Elm Springs Elm

This elm stands in the western lawn of Elm Springs, a home built in 1837 by noted Maury County builder, Nathan Vaught. The property encompasses 80 acres and is on the National Register of Historic Places. The original nomination form for the National Register stated: “There were a number of springs on the place and an elm supposedly grew over each of them. The name (Elm Springs) appears in dispatches from as early as the 1860s. Most of the elms were destroyed by Dutch elm disease in recent decades.”

During the Civil War the house narrowly escaped destruction when on November 27, 1864, Federal
troops under General John Scholfield set fire on the back stairway. Scholfield’s troops were routed by advancing Confederate troops under General John B. Hood, extinguished the flames before the house was consumed. Numerous skirmishes erupted around the home as Scholfield’s army retreated toward Franklin. Following the Battle of Franklin, some two days later, wounded Confederate General Johnson C. Brown was brought to the house and remained several weeks until Federal troops returned to the county.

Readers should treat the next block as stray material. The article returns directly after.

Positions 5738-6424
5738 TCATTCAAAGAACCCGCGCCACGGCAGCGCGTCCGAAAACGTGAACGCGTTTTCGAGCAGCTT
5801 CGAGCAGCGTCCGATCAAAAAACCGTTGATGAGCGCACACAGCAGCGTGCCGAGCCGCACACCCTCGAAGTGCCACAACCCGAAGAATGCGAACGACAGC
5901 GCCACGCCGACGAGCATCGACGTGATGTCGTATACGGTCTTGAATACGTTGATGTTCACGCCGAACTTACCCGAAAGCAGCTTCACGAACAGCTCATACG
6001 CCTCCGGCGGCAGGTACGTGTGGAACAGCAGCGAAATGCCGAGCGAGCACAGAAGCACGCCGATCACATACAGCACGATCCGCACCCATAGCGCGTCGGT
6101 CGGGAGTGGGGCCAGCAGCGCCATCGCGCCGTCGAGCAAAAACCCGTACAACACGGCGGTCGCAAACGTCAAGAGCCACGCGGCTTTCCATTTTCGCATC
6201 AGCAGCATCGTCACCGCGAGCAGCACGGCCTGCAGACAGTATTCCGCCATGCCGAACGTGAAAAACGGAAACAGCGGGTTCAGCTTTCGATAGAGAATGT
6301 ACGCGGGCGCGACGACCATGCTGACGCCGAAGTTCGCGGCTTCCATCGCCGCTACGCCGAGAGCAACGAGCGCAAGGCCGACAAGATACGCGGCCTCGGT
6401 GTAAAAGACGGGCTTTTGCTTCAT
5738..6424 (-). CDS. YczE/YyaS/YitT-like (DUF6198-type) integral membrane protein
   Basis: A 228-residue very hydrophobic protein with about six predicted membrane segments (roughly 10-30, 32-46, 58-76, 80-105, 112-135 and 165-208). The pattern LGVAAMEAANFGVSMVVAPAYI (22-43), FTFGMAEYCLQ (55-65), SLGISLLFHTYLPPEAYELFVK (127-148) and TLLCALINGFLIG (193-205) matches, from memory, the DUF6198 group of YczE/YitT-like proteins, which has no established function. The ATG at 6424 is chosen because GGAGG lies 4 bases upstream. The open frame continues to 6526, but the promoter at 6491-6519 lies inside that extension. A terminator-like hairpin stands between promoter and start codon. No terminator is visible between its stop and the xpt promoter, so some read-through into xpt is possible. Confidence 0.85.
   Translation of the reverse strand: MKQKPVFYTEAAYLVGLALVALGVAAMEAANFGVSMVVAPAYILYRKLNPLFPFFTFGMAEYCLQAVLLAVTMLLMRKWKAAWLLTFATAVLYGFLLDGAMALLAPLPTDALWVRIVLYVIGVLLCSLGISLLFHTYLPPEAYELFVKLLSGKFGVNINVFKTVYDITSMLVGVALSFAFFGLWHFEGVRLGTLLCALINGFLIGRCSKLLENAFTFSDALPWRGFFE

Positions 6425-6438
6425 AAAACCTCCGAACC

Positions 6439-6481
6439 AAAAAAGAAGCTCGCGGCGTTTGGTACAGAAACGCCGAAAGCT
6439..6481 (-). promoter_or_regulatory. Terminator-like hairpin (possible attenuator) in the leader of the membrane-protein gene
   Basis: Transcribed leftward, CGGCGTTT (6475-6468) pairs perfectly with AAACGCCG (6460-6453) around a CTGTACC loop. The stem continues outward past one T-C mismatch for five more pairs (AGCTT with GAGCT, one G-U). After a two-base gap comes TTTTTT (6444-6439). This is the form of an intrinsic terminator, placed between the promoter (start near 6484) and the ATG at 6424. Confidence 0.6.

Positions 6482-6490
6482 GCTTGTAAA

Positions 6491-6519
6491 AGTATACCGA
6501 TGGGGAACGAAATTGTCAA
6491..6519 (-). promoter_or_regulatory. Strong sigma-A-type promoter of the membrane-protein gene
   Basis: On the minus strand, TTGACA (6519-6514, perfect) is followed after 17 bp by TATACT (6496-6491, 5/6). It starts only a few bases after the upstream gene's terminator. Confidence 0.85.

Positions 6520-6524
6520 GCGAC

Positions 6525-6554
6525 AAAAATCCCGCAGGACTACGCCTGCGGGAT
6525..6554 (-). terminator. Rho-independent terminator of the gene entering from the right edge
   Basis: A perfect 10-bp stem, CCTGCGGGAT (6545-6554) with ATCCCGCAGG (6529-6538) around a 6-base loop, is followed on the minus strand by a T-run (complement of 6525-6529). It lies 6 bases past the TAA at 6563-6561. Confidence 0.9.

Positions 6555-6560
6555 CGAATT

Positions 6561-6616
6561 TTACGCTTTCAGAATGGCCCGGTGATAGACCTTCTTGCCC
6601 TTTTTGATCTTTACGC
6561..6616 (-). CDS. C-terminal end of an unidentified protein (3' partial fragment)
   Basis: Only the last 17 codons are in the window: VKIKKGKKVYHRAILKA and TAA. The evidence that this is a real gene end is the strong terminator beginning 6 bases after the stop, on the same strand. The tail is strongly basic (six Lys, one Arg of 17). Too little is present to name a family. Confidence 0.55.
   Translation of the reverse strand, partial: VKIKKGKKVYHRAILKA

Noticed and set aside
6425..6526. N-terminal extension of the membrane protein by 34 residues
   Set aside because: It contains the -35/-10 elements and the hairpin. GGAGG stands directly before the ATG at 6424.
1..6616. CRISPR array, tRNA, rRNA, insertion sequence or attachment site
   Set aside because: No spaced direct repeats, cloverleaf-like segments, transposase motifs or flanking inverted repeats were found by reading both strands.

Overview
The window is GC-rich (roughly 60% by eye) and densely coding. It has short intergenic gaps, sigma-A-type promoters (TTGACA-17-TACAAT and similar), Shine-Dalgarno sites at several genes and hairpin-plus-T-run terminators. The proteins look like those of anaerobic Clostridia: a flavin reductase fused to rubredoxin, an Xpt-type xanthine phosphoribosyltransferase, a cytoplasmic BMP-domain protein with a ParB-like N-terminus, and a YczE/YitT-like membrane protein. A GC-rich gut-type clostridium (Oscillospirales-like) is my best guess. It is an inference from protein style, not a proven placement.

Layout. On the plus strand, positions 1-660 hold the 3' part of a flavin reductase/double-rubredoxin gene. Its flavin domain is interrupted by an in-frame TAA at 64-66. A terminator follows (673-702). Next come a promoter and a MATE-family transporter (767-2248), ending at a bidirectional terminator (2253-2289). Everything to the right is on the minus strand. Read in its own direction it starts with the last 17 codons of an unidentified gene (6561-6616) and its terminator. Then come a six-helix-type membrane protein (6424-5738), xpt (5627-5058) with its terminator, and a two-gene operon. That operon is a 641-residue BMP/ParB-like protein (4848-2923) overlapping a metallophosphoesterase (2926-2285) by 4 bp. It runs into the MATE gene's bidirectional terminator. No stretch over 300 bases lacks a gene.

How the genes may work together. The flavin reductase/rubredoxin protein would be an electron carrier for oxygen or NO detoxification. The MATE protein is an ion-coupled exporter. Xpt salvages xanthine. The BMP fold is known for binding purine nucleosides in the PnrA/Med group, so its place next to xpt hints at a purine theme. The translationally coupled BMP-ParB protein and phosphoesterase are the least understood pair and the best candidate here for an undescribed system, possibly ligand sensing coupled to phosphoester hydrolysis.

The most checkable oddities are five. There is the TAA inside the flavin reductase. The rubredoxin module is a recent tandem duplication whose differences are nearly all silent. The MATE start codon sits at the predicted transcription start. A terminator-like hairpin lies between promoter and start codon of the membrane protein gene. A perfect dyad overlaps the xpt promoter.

Efforts have been made to plant more elm trees on the property but this tree is thought to be the only
mature elm to remain. Historic Elm Springs is operated as a historic site and is open for tours Monday through Friday, and Saturday by appointment.

Historic Tree, 2021 • Nominated by Adam Southern • Photograph by Adam Southern